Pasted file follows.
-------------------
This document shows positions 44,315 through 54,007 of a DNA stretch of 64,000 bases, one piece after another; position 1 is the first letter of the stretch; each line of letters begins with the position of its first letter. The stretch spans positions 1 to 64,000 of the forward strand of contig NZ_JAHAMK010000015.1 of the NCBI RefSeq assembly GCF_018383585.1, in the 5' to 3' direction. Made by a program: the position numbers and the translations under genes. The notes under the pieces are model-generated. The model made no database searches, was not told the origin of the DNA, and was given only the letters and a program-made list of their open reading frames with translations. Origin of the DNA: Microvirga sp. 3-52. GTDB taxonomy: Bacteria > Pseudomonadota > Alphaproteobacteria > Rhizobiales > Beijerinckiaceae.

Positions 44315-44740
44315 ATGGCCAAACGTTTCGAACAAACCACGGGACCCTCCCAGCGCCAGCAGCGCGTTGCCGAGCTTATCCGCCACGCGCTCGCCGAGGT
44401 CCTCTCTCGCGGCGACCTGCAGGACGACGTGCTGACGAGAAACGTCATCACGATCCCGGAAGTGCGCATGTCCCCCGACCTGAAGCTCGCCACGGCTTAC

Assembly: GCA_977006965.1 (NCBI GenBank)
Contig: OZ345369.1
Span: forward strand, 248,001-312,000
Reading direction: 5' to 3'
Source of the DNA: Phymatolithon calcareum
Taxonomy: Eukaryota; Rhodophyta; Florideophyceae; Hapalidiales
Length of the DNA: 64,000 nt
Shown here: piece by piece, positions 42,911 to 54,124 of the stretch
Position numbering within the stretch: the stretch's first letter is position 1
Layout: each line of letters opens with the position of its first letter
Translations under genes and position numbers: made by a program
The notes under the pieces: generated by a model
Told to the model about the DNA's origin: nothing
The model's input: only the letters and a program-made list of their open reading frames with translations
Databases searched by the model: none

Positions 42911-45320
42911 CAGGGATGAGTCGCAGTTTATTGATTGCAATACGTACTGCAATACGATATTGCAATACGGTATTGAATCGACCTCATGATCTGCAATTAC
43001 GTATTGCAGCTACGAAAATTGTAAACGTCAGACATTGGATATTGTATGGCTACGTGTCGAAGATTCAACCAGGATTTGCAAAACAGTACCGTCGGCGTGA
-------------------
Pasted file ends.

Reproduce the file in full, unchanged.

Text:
This document shows positions 44,315 through 54,007 of a DNA stretch of 64,000 bases, one piece after another; position 1 is the first letter of the stretch; each line of letters begins with the position of its first letter. The stretch spans positions 1 to 64,000 of the forward strand of contig NZ_JAHAMK010000015.1 of the NCBI RefSeq assembly GCF_018383585.1, in the 5' to 3' direction. Made by a program: the position numbers and the translations under genes. The notes under the pieces are model-generated. The model made no database searches, was not told the origin of the DNA, and was given only the letters and a program-made list of their open reading frames with translations. Origin of the DNA: Microvirga sp. 3-52. GTDB taxonomy: Bacteria > Pseudomonadota > Alphaproteobacteria > Rhizobiales > Beijerinckiaceae.

Positions 44315-44740
44315 ATGGCCAAACGTTTCGAACAAACCACGGGACCCTCCCAGCGCCAGCAGCGCGTTGCCGAGCTTATCCGCCACGCGCTCGCCGAGGT
44401 CCTCTCTCGCGGCGACCTGCAGGACGACGTGCTGACGAGAAACGTCATCACGATCCCGGAAGTGCGCATGTCCCCCGACCTGAAGCTCGCCACGGCTTAC

Assembly: GCA_977006965.1 (NCBI GenBank)
Contig: OZ345369.1
Span: forward strand, 248,001-312,000
Reading direction: 5' to 3'
Source of the DNA: Phymatolithon calcareum
Taxonomy: Eukaryota; Rhodophyta; Florideophyceae; Hapalidiales
Length of the DNA: 64,000 nt
Shown here: piece by piece, positions 42,911 to 54,124 of the stretch
Position numbering within the stretch: the stretch's first letter is position 1
Layout: each line of letters opens with the position of its first letter
Translations under genes and position numbers: made by a program
The notes under the pieces: generated by a model
Told to the model about the DNA's origin: nothing
The model's input: only the letters and a program-made list of their open reading frames with translations
Databases searched by the model: none

Positions 42911-45320
42911 CAGGGATGAGTCGCAGTTTATTGATTGCAATACGTACTGCAATACGATATTGCAATACGGTATTGAATCGACCTCATGATCTGCAATTAC
43001 GTATTGCAGCTACGAAAATTGTAAACGTCAGACATTGGATATTGTATGGCTACGTGTCGAAGATTCAACCAGGATTTGCAAAACAGTACCGTCGGCGTGA